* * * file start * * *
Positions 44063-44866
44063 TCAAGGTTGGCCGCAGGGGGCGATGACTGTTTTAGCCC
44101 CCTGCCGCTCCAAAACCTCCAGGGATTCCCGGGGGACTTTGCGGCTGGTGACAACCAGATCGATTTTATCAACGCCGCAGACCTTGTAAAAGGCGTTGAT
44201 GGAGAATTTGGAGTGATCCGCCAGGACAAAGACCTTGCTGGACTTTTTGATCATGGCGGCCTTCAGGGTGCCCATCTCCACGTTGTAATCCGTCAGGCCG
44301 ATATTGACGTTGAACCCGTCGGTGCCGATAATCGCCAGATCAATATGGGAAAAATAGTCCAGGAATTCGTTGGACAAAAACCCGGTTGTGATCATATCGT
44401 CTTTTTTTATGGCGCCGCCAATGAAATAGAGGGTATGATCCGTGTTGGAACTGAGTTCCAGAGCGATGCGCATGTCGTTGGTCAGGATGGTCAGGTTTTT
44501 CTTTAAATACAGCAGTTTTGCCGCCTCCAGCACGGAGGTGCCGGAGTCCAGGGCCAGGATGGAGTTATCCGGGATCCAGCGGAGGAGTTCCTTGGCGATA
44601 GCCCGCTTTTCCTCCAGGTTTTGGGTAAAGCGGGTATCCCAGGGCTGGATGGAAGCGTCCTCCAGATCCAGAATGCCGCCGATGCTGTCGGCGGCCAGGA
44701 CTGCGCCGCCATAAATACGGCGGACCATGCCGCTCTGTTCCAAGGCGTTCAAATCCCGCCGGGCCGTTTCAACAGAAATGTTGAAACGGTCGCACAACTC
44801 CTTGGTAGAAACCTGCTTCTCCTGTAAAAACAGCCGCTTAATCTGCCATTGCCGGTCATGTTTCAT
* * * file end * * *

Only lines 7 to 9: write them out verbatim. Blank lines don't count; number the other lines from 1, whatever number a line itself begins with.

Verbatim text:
44501 CTTTAAATACAGCAGTTTTGCCGCCTCCAGCACGGAGGTGCCGGAGTCCAGGGCCAGGATGGAGTTATCCGGGATCCAGCGGAGGAGTTCCTTGGCGATA
44601 GCCCGCTTTTCCTCCAGGTTTTGGGTAAAGCGGGTATCCCAGGGCTGGATGGAAGCGTCCTCCAGATCCAGAATGCCGCCGATGCTGTCGGCGGCCAGGA
44701 CTGCGCCGCCATAAATACGGCGGACCATGCCGCTCTGTTCCAAGGCGTTCAAATCCCGCCGGGCCGTTTCAACAGAAATGTTGAAACGGTCGCACAACTC